Today I’m taking a bit of a break, so I’m giving you some inspiration from Christine Kane’s Live Creative newsletter. Enjoy!
Stop the Splatter! How to Reclaim Your Attention and Get More Done
Have you ever been at home all day when there’s nothing in the fridge?
You open the door. You poke your head in. You hum a little tune and look around. You sigh. You grab a handful of pine nuts. You go back to your desk.
About an hour later, you’re hungry.
So you go back to the fridge and look again. Nothing new has appeared. You pull out some black olives, put them on a saucer, and go back to your desk.
You think, “I should go out and get something to eat.” But you don’t. A part of you is convinced that a solution will appear. Maybe a Sous Chef will arrive at your door.
Amazingly, this doesn’t happen.
Eventually you’re back at the fridge. You look in. Then, you close the door, reach up to the cereal cabinet and grab a handful of Kashi…
What happens in this scenario is that you eat all day, but you never feel satisfied. By 5pm, you’re strung out, unfulfilled, and you wonder why.
You ate. But you never actually fed yourself.
We do this exact same thing with our attention. We dabble in random things. But we never really commit to anything.
I call it Attention Splatter. It’s when you mindlessly and half-heartedly splatter your attention on non-activities. But you never fully engage.
Remember this: Your attention ultimately feeds you. It feeds your heart and your mind. This is why it’s so important to notice what you give your attention to. This is also why splattered attention leaves you unfulfilled. You never actually feed yourself.
The most common Attention Splatter culprits are:
– Cell phones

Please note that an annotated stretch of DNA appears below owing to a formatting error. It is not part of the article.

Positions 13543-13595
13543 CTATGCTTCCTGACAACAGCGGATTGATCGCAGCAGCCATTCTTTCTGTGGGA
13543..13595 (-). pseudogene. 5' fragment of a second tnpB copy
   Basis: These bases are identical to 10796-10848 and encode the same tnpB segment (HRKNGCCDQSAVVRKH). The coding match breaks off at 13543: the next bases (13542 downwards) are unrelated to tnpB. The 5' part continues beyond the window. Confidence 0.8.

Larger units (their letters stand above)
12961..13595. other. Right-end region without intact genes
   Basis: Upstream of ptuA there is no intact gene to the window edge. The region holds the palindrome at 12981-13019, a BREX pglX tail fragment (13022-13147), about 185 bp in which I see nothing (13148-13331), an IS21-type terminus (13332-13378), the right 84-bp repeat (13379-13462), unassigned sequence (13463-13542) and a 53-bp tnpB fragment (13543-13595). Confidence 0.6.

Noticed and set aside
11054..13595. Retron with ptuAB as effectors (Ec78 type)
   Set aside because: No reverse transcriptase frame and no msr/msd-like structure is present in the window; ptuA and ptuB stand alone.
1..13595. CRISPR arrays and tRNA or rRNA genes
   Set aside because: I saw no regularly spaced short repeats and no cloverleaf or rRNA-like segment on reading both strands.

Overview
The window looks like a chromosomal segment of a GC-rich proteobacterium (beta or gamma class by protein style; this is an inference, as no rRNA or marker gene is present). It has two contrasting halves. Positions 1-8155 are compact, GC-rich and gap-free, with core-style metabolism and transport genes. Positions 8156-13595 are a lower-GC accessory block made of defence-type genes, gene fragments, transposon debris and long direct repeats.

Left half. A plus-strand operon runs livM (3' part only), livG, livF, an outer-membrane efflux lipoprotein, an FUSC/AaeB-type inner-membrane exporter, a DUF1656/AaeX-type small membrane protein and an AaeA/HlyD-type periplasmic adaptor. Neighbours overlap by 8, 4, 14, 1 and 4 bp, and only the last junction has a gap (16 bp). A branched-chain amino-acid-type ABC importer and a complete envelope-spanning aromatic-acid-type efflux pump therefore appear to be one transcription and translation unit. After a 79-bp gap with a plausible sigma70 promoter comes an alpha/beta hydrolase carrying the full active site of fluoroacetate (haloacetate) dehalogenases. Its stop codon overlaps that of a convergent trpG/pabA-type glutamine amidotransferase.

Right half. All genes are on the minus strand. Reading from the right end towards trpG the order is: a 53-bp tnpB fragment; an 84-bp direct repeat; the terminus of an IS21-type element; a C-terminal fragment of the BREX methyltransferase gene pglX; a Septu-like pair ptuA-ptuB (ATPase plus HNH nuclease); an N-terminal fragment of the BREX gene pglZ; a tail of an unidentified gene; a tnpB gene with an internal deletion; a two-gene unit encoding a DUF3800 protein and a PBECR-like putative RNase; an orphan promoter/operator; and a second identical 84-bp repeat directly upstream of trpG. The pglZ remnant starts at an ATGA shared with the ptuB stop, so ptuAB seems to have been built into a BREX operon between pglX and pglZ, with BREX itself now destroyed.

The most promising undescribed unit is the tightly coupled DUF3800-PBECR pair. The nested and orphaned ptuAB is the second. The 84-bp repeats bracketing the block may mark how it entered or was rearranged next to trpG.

If you are prone to Attention Splatter, here are seven ways to feed yourself and get more done.
1 – Have no more than three priorities for the day.
There’s only so many things you can get done in a day and still enjoy the day. Get into the habit of spending five minutes each night deciding what one thing you want to get done the next day. Ask yourself, “If I only accomplish one thing tomorrow, which one thing would make me most happy?”
2 – Know the task before you sit down at the computer.
This is a must. When you don’t do this, you can get lost in the millions of non-items that any computer has to offer.
Assign tasks. (i.e. “Clean out email folders”) Assign times. (“From 1pm to 2pm”) Stop as soon as the end time arrives.
3 – Put an end to activities that leak.
Make a list of “leaky” activities, and stop the leak by scheduling these activities. (As opposed to letting them take over your day.)
For instance, instead of letting email leak all over your day – all day every day – schedule email as an activity at a certain time each day. Every activity should have a home – a space for its completion. Otherwise, you set yourself up for a full day of splatter.
4 – Use your small chunks of time.
It’s easy to look up at the clock and see that you have, say, 45 minutes before an appointment and think, “Well, I don’t have time to do anything substantial. So, I guess I’ll just go on line.”
Turn your thinking around! Learn to fit constructive things in to small chunks of time. It’s amazing what you can complete by using your time well!
5 – Use your intention.
Before you begin any activity, set an intention for that activity. Intend your desired outcome and how you want to feel during the activity. This is the ultimate act of creativity.
6 – Get rid of anything that doesn’t feed you.
Incoming emails, group emails, magazine subscriptions, news aggregate feeds, TiVo, memberships, unread books…
The list of incoming stuff goes on and on.
Get your life in order. Get rid of anything that doesn’t feed you. If you subscribe to it, ask yourself why. Start letting go of stuff. Doing this one thing has helped me create a home and office environment that is healthy and sacred. Be ruthless about keeping the incoming stuff to a minimum.
7 – Be present in your down-time.
When you take a nap, take a nap. When you take a Saturday off, really take it off. Don’t spend the day obsessing about the things you should be doing. Turn off the computer. Get out of your office. Go away.
Fully disengaging from all of it for fun is imperative. Plus, this will allow you to return with renewed energy and attention!
Performer, songwriter, and creativity consultant Christine Kane publishes her ‘LiveCreative’ weekly ezine with more than 4,000 subscribers. If you want to be the artist of your life and create authentic and lasting success, you can sign up for a FRE*E subscription to LiveCreative at www.christinekane.com.